Try to put yourself in this guy’s shoes for a moment just to get an idea of how unfair law enforcement officials and the courts can be. Imagine that it’s a pleasant, sunny day near the end of May in Washington, DC. You decide to go out with a bunch of your fellow peaceful protesters and make your voices heard. Then, just to add some emphasis to the statement you’re making, you light up a Molotov cocktail and chuck it at a police station. The cops, with their usual intolerant attitude, take a dim view of your literally flaming rhetoric and arrest you. What do you do then?
Well, if your name is Jarrett Pace you get yourself a lawyer and go to court claiming that fire is a protected form of free speech. You weren’t actually trying to burn down the police station. You were just making a statement about the deplorable societal conditions in our country. It’s brilliant, I tell you. (Washington Times)
The federal government says it was arson. The protester charged with igniting a Molotov cocktail outside the District of Columbia police station during the recent race riots says it is protected First Amendment speech.
Jarrett Jeremy Pace, on the night he set the fire, had said on Facebook he wanted to “burn a 12 station to the ground!” The number “12” is street slang for police.
But now, Mr. Pace argues in federal district court he was speaking metaphorically, that he actually tossed the firebomb on the street near the Fourth District police station rather than at it, and that his action was not meant to burn the station but rather to express solidarity with George Floyd and protesters in Minneapolis.
Mr. Pace definitely needs to hope that he’s got a good attorney because his legal problems recently received a major upgrade. Instead of just being charged locally with some sort of disturbance of the peace violation, his is one of the dozens of cases that have been picked up by the Justice Department. He’s now facing federal charges involving deploying an incendiary device at a law enforcement agency and he could wind up doing decades in the slammer for that. The Trump administration has been pushing for these types of charges to send a message to all of the arsonists currently burning down municipal and federal buildings around the country in the name of honoring George Floyd or something.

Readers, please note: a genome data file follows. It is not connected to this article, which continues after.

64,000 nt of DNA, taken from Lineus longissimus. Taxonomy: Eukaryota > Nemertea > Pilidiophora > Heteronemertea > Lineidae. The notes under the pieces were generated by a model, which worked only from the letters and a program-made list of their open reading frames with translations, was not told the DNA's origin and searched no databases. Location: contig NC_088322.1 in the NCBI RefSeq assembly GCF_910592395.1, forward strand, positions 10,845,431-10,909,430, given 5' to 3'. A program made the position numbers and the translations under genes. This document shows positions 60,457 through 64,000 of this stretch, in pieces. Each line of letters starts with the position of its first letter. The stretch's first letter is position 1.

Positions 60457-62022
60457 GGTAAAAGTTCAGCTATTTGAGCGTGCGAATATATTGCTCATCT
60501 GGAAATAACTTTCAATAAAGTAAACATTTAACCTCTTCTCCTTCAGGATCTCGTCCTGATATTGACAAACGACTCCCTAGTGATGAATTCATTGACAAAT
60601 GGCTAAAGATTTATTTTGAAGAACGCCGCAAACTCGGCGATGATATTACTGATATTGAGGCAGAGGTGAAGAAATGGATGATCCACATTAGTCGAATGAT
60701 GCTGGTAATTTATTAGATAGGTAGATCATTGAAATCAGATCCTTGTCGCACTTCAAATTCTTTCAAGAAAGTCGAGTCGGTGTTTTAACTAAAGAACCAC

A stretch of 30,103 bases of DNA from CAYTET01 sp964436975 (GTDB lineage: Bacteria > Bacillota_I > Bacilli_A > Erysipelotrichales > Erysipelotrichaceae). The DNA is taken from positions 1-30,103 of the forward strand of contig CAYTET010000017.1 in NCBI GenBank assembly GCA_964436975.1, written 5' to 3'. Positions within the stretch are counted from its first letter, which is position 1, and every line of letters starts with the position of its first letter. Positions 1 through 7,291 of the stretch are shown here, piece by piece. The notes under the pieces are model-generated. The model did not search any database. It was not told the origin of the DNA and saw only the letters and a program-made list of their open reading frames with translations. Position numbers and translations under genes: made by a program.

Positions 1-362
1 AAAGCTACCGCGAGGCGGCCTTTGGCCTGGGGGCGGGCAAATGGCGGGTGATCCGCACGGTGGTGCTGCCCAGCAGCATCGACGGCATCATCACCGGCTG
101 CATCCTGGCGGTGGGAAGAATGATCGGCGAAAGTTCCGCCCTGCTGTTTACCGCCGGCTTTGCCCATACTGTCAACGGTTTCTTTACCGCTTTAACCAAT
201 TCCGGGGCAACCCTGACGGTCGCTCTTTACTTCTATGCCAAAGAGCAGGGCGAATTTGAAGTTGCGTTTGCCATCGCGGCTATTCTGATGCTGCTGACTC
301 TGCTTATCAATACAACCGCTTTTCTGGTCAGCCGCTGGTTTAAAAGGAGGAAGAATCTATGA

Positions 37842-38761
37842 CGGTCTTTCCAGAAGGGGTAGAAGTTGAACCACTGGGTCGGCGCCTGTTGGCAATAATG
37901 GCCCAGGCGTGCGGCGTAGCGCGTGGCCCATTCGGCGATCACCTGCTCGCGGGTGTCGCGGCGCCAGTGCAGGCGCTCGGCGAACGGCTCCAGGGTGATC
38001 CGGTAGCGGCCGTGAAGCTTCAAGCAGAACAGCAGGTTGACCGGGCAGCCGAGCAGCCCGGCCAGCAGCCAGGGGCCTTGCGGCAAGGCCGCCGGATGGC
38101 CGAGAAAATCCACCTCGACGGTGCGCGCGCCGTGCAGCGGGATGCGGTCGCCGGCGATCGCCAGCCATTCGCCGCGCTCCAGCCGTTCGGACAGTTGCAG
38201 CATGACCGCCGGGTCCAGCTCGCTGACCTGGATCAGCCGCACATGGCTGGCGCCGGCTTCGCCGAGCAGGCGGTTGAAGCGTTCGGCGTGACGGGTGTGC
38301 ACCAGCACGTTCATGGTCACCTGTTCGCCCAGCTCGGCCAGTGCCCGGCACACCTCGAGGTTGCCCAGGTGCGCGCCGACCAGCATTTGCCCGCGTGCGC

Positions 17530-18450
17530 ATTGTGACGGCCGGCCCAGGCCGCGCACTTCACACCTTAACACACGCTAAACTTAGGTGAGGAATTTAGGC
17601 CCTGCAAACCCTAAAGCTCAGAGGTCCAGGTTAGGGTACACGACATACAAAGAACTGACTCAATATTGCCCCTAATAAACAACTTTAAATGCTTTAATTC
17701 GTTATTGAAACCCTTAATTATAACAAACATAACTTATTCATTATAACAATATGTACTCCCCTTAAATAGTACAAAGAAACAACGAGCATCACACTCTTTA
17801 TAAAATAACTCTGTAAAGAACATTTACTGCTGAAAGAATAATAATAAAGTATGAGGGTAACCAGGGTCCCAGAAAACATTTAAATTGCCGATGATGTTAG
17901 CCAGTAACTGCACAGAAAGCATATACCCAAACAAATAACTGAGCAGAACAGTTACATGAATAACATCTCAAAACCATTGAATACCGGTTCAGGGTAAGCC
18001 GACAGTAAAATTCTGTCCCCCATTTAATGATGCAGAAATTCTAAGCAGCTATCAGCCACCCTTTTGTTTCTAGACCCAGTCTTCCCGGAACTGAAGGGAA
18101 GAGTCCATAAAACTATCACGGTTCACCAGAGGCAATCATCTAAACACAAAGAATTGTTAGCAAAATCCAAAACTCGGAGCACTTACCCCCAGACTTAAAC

The other part of Pace’s defense is that he wasn’t actually trying to burn down the police station, you see. He threw the Molotov cocktail at the pavement, not the building. But is that true? Or did he just miss? The police claim that he botched the construction of the firebomb rather badly and when he attempted to ignite it, flaming fumes escaped and burned him, causing him to be unable to hit his target. Either way, when you whip out a bottle full of gasoline with a paper towel stuffed in it and apply your cigarette lighter to it, you’ve pretty much crossed the line from speech into terrorism.
But Pace isn’t without his defenders. The media has managed to trot out quite a few people who are willing to come to his defense. An Ohio lawyer named John David Betras is quoted as saying that the White House has some nefarious plan involving these federal charges. He said, “What the Justice Department is saying is ‘You want to protest, OK, we’re going to prosecute you federally.’”
Not for nothing, but nobody is being arrested for protesting. They’re being arrested for igniting firebombs in a public area.
Pace’s attorney is also trying to brush off what’s described as his client’s “extensive criminal record” by saying his offenses were mostly misdemeanors. He also claims that Pace has mental issues. Imagine that. In any event, Jarrett Pace is only one of the dozens of rioters who are now facing federal charges for “expressing themselves” via the use of Molotov cocktails. And it’s about time. Perhaps seeing a few dozen of their fellow mobsters going up the river for twenty years or more will slow down the arson rates a tad.